Shortly after posting about timeline tools for info presentation on the web, I came across another tool, My Timelines. This timeline tool is based on SIMILE Timeline, so it can be embedded into any website or blog platform. It’s similar to the Freshlabs SIMILE Timeline WordPress plugin in that it creates a river of news. But the difference with My Timelines is that you supply an RSS feed (or Atom or RDF) and it produces the timeline from the items. This is a much nicer way to scan a niche’s headlines.
Here’s the general process for building a niche monitor using timelines:
- Pick the blogs/ sites that you want to monitor.
- Mash up the feed set into a superfeed.
- Burn the superfeed’s URL at Feedburner. (See reason below, under Superfeed.)
- Use My Timelines to build a river of news with the Feedburner superfeed.
I’ve used Yahoo Pipes to build a superfeed of some of the SplashPress Media sites related to blogging, design, podcasting, webworking, freelancing and loosely-related topics. (Because Yahoo Pipes generates a dynamic RSS feed for each Pipe, the URL has some parameters in it. This seems to clash with MyTimelines code, so I had to burn my Pipe’s URL in Feedburner before I could get it all to work. So to use MyTimelines, you must have a “straight” feed URL that uses no parameters.)
Here are the sites I mashed together:
- Performancing (feed).
- Blog Herald (feed).
- Blogging Pro (feed).
- Wisdump (feed).
- Business Logs (feed).
- Devlounge (feed).
- Audival (feed).
- Have Laptop Will Travel (feed).
- Social Platform Journal (feed).
- Tubetorial (feed).
The superfeed is sorted reverse chronologically, with no limits on the number of items from each source feed. I’ve used my Yahoo Pipes pipe to truncate the superfeed size to 50 items (the most recently published across all the sites). So the sites that are most active will be the ones with the most prominent news items.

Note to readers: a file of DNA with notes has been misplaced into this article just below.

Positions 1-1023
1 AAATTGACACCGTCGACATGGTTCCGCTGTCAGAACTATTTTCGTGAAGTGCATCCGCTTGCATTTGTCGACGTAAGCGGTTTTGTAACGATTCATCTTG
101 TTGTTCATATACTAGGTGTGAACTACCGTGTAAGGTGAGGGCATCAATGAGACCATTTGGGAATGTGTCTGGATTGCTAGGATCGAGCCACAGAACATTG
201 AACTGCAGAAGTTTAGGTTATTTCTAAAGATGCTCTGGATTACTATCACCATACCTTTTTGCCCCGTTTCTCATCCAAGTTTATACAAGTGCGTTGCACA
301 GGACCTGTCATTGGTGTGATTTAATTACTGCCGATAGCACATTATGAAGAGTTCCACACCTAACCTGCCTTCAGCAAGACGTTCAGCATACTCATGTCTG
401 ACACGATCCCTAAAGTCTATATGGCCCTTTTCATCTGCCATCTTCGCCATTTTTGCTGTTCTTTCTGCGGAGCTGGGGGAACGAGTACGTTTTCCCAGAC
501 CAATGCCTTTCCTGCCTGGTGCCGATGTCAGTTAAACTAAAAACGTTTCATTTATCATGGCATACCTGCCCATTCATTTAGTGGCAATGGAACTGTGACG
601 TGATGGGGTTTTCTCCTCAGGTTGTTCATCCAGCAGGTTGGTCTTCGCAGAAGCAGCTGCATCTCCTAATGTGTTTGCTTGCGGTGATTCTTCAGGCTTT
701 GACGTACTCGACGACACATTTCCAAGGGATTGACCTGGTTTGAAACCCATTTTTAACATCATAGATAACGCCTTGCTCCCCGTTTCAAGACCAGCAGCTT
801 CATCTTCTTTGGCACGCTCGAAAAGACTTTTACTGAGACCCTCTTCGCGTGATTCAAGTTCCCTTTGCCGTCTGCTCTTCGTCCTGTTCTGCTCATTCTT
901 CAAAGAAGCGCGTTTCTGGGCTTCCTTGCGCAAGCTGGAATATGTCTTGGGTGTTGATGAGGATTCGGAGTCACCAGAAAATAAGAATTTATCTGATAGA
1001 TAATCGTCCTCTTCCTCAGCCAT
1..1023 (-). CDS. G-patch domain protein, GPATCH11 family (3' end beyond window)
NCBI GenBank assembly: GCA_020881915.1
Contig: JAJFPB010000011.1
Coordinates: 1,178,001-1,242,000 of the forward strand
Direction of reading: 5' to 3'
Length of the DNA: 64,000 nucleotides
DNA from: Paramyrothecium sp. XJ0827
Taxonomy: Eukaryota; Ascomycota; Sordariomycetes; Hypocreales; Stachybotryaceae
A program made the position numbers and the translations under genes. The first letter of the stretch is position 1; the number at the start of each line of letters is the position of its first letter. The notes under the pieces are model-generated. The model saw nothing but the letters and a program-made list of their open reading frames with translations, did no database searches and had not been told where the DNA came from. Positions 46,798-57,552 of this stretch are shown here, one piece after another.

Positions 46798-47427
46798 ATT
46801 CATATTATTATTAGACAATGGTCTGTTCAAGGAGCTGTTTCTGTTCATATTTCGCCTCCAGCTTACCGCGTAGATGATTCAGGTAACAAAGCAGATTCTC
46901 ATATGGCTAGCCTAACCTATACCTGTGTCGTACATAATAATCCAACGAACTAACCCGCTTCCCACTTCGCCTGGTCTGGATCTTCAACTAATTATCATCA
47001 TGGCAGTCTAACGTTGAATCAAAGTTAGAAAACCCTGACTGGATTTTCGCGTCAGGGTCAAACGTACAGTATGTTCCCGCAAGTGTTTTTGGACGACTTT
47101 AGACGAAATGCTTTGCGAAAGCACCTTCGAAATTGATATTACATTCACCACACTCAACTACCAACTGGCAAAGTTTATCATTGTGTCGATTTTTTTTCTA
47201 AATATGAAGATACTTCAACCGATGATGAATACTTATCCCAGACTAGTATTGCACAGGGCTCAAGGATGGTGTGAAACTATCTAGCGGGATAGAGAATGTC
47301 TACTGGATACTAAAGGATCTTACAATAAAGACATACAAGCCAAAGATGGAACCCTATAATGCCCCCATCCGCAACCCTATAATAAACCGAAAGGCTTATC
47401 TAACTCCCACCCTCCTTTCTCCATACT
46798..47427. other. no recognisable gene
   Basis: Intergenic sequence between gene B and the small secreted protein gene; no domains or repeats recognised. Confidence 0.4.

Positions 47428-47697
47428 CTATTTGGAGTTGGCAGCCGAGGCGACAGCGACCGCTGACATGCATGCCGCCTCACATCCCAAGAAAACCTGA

The irony is that I don’t have admin access to the Drupal theme of this site. so I cannot do a live embed in this post of the resulting timeline. What I’ve done is included a snapshot, below, which links to a live embed on one of my test sites. Also, somewhere in this post, near the bottom, you’ll see a link for an attached HTML file. I’ve created a sample page with the timeline embedded. You can use this page as a guide for how to do your own timeline embedding. (If you want to add a timeline to a blog page, you’ll need to insert some code into your HTML header. Just follow the instructions at MyTimeline.)
Here is a snapshot of the resulting SplashPress superfeed timeline:
Depending on your browser, you might notice that, unlike most timelines, the display is synced up to the first news item of the current day in your timezone. This isn’t necessarily the most ideal setup. It might actually be better if MyTimelines had synced on the most recent news item at far right. Though I guess it depends on your browsing style. Note the little vertical ticks in the bottom bar, which show instances of other news items, extending to the left and right. Use that as a guide to know when to stop scrolling. (Tip: Double click your mouse cursor to either side of the clear “window” in the bottom band to get partial scrolling in different directions.)
A timeline built using MyTimelines is a far simpler solution than any of the niche monitors that I’ve discussed previously. It’s arguably also easier to consume news items because of the visual approach.
FOOTNOTE: I’d said in the previous timelines post that I’d talk about how to use WordPress to build custom timelines. I’m just putting the finishing touches on that article, and it’ll appear some time early next week.